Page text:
Sea Level Rise
Changes in local sea level result from of a combination of global, regional, and local change.
At the global scale, sea level is rising. Measured at tide gauges on every continent and by satellites on orbit, global average sea level has risen about 7 to 8 inches since 1900, with about 3 of those inches occurring since 1993.1 The observed global increase is due to melting of glaciers and ice sheets on land and the thermal expansion of ocean water as it warms. In regions where land is rising faster than sea level (due to tectonic forces, for instance, as in Southeast Alaska), local sea level change is decreasing. In other regions, where land is subsiding (often a result of pumping water and oil from underground), local sea level is increasing faster than the global average.
Global sea level rise scenarios
Scientists are highly confident global sea level will continue to rise between about 1 and 8 feet by 2100.2 Oceanographers and climatologists developed a set of six global sea level rise scenarios that reflect different assumptions about the degree to which ocean warming and ice sheet loss will affect the rate and magnitude of global sea level rise. Choices the world makes about emissions will also influence sea level.
The table below, adapted from Table 5 in Global and Regional Sea Level Rise Scenarios for the United States, shows estimated total global average sea level rise by the indicated years for each of the six scenarios. All values are in inches.
Regional and local sea level changes
At the regional scale, sea level is influenced by ocean currents, wind patterns, and melt water from glaciers and the ice sheets on Greenland and Antarctica. On smaller scales, environmental factors such as shifts in ocean circulation patterns, changes in Earth's gravitational field and rotation, vertical land movements, sediment compaction, groundwater and fossil fuel withdrawals, and other nonclimatic factors also influence the direction, rate, and magnitude of local sea level changes. For example, local sea level is rising faster than the global average in Norfolk, Virginia, and Grand Isle, Louisiana because the land in those locations is sinking. In other places—Neah Bay, Washington, and Kodiak Island, Alaska to name two—local sea level is falling because the land is rising faster than the sea.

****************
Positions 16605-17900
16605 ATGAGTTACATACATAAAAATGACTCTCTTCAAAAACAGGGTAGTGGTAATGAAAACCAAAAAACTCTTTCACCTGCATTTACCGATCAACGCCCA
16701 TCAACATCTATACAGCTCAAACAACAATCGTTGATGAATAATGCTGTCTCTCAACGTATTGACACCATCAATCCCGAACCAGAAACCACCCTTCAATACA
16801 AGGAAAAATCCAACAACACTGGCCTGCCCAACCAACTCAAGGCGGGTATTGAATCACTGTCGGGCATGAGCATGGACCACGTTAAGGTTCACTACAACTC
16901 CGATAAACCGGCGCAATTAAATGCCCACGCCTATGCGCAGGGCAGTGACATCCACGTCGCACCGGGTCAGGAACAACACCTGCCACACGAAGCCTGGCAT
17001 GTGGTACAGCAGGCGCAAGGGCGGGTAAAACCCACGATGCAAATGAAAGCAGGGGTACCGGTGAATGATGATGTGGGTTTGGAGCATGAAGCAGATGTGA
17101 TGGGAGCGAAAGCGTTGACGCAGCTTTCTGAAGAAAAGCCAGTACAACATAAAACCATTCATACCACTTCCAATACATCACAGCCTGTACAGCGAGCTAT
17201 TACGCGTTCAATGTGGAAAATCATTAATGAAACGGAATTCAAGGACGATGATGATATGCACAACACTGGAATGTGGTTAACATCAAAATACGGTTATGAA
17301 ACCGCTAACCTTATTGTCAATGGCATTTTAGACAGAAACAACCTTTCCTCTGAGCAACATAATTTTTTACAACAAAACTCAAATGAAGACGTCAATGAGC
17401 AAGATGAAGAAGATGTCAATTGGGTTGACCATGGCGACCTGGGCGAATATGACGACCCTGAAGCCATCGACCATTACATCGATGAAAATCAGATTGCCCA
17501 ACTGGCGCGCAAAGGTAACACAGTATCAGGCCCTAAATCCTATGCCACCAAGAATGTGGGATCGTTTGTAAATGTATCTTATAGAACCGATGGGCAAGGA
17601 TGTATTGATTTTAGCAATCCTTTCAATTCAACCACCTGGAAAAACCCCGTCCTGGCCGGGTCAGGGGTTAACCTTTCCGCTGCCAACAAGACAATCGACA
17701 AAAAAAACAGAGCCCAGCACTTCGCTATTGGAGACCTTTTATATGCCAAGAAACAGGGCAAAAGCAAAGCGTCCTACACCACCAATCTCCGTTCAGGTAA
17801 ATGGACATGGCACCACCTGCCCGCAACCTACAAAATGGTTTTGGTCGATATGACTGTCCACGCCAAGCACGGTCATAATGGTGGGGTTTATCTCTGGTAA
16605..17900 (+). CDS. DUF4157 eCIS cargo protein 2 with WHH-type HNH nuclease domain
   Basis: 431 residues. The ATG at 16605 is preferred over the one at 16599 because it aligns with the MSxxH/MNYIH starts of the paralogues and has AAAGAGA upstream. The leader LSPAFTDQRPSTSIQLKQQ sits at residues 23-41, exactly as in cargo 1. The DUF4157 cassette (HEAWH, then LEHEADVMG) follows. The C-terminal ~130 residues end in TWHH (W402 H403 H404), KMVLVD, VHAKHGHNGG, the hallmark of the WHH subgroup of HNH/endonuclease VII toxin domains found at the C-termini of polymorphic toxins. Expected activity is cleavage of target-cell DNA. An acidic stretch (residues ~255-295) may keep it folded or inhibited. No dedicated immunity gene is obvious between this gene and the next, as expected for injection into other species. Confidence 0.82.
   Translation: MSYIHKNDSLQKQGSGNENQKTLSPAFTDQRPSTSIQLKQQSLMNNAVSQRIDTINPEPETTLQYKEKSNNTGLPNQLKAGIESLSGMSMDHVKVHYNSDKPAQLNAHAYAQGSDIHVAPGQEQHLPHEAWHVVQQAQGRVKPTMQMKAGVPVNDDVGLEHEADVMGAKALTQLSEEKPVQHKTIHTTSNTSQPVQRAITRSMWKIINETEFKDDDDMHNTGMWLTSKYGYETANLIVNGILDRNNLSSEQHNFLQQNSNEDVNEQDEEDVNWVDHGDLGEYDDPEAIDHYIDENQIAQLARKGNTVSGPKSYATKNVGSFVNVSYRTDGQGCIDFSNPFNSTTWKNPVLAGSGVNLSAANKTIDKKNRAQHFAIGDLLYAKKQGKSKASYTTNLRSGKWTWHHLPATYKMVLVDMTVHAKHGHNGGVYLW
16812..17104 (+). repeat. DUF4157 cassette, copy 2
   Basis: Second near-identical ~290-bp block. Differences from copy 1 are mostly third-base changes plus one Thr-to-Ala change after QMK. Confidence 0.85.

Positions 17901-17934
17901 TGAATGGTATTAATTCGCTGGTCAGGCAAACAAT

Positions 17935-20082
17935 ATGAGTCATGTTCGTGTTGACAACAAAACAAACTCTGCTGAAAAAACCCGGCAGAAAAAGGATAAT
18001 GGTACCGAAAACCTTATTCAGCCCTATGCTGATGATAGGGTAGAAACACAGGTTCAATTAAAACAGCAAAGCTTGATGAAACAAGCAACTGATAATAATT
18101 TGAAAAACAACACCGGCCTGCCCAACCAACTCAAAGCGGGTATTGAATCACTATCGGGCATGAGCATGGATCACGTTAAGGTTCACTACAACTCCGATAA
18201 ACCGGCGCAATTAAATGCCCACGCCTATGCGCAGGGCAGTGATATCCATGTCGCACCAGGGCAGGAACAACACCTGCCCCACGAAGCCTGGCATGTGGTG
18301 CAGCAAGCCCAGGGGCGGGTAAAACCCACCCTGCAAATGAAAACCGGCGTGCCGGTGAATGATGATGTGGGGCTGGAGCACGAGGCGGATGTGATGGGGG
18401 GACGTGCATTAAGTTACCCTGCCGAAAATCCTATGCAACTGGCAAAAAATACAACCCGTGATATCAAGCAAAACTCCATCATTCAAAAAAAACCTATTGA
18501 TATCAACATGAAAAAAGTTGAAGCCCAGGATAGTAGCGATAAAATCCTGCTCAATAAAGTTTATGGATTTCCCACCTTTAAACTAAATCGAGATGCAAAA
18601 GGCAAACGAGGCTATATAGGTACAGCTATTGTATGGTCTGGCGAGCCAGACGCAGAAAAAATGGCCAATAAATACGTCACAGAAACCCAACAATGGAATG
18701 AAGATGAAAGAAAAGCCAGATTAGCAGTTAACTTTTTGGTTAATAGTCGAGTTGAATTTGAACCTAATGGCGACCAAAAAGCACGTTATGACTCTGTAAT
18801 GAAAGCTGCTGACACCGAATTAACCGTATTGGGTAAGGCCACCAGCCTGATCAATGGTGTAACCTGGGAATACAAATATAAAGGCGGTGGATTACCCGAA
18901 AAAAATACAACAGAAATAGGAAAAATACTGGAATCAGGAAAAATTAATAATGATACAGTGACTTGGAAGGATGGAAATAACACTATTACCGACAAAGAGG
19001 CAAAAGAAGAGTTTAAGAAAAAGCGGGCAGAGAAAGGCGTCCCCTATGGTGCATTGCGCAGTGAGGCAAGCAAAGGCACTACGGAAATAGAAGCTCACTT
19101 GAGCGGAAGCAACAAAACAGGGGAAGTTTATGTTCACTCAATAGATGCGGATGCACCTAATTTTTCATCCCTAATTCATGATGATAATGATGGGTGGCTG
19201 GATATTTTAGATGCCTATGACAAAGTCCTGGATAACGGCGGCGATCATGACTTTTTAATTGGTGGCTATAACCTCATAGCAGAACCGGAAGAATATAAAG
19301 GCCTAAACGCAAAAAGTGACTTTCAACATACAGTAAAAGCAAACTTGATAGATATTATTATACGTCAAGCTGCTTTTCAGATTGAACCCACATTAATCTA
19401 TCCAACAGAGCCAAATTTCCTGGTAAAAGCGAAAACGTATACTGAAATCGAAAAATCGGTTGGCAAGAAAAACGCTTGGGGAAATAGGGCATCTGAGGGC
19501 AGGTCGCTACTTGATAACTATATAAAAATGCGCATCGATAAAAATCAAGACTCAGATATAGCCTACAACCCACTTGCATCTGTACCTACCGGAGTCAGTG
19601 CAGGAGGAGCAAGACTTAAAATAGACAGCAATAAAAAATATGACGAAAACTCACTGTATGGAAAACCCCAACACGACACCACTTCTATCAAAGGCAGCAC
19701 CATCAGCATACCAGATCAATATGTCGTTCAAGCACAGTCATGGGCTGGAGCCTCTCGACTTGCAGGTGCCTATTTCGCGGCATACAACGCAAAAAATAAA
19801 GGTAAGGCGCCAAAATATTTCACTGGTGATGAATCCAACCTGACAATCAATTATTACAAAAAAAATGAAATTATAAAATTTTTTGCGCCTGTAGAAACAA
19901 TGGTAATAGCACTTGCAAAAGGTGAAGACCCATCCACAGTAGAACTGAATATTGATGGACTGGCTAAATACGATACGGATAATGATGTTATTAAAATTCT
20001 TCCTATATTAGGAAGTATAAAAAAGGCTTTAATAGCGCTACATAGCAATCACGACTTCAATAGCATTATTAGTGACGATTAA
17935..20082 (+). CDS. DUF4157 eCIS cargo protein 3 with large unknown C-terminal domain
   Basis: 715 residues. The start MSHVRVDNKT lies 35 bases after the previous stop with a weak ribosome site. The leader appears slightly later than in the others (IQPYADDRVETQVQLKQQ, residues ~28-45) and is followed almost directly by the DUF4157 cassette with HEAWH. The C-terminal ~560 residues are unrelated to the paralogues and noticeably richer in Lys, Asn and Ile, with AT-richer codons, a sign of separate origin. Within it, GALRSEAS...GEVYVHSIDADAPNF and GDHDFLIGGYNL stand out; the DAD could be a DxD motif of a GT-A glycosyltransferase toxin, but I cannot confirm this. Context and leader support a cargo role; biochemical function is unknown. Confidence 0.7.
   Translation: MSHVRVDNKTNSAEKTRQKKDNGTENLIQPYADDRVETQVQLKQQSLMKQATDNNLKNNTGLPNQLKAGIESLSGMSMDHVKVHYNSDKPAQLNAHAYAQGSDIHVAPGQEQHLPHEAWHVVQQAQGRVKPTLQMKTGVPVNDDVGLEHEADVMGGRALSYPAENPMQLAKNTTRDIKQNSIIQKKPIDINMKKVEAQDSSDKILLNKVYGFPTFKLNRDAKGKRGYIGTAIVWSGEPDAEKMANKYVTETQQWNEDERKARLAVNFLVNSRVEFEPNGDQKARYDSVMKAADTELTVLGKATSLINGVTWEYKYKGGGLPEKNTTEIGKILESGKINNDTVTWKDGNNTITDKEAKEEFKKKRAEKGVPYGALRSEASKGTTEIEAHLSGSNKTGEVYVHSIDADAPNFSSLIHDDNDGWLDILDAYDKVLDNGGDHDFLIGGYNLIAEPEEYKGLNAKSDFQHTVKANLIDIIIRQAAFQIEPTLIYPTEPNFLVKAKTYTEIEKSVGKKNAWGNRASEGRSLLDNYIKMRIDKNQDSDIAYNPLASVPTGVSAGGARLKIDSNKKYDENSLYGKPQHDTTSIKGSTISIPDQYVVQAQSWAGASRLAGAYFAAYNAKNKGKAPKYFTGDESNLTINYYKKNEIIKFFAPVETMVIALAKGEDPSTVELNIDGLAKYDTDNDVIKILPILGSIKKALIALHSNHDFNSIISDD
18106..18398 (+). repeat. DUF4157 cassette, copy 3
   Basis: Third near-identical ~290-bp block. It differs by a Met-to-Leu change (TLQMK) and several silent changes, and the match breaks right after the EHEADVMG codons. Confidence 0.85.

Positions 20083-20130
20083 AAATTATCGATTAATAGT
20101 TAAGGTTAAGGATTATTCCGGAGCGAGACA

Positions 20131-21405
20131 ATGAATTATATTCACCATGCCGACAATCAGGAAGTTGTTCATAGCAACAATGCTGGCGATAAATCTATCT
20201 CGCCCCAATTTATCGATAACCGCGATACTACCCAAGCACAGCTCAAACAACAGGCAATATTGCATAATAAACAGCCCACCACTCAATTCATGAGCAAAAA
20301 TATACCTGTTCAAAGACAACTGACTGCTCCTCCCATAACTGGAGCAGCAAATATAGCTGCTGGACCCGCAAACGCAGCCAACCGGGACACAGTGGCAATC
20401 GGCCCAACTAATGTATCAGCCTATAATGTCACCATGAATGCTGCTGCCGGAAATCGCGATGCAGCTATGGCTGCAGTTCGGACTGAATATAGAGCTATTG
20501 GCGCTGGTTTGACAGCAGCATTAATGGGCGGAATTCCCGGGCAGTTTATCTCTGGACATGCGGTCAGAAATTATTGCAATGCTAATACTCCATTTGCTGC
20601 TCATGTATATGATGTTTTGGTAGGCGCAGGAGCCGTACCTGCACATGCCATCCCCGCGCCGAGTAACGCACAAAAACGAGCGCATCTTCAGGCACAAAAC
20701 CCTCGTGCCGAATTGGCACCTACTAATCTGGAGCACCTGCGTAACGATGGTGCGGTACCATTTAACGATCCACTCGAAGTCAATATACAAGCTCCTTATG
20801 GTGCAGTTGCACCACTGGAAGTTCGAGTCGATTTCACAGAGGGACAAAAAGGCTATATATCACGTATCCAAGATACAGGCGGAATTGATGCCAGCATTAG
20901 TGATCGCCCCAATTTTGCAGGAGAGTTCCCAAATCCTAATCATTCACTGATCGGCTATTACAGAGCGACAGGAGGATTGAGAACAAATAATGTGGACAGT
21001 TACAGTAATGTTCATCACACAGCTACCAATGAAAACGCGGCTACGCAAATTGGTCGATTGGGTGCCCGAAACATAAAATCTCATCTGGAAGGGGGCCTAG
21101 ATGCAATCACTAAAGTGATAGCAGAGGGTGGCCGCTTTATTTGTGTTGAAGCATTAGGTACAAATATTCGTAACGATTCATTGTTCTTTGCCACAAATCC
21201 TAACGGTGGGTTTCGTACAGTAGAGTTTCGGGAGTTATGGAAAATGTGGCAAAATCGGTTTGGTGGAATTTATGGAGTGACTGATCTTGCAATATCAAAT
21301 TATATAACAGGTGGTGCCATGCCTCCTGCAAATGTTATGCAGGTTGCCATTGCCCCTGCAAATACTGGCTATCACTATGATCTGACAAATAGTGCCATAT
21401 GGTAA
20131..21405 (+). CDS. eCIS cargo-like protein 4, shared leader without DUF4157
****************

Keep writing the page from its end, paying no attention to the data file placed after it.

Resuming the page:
To check estimated rates of regional sea level change, try the United States Army Corps of Engineers (USACE) Sea Level Change Curve Calculator. Additionally, NOAA's Office of Coastal Management's Sea Level Rise Viewer offers a Local Scenarios tab to help users visualize projected changes in their communities. A tutorial is available to walk you through using the Local Scenarios feature.
Choosing a sea level rise scenario based on risk tolerance
For projects near a coast, one approach to determining which sea level rise scenario is most appropriate is to evaluate the tolerance for risk associated with the project. In general, large, infrastructure-intensive projects that are expected to last for many decades have a low tolerance for risk. Conversely, smaller, less complex projects, or those that are unlikely to last more than a decade or so, have a higher tolerance for risk. Considering scenarios in the context of risk tolerance helps to improve transparency and credibility.
- For projects involving structures expected to have a long lifetime, where a loss would be catastrophic, or where there is limited flexibility for adaptation, there is little tolerance for risk, and the highest scenarios may be appropriate. Examples include power plants, ports, hospitals, and refuges for endangered species.
- Where local mean sea level is rising, the intermediate-low scenario should be considered as a minimum for project planning. Calculating the number of years a project is likely to be useful before being impacted by flooding or inundation can help decision makers evaluate tolerance for risk.
- Where a project is expected to have a short life span, require little infrastructure, or have the flexibility to make alternate choices, the tolerance for risk is relatively high, and the lowest scenarios may be appropriate. Examples of projects that may fall into this category include bike paths, golf courses, and parks.
- Where local relative sea level is falling, risk of coastal flooding is decreasing, so the use of the lowest scenario may be appropriate.
- 1. Sweet, W.V., R. Horton, R.E. Kopp, A.N. LeGrande, and A. Romanou, 2017: Sea level rise. In: Climate Science Special Report: Fourth National Climate Assessment, Volume I [Wuebbles, D.J., D.W. Fahey, K.A. Hibbard, D.J. Dokken, B.C. Stewart, and T.K. Maycock (eds.)]. U.S. Global Change Research Program, Washington, DC, USA, pp. 333-363, doi: 10.7930/J0VM49F2.
- 2. Sweet, W.V., R.E. Kopp, C.P. Weaver, J. Obeysekera, R.M. Horton, E.R. Thieler, and C. Zervas, 2017: Global and Regional Sea Level Rise Scenarios for the United States. NOAA Technical Report NOS CO-OPS 083. NOAA/NOS Center for Operational Oceanographic Products and Services. 75 pp.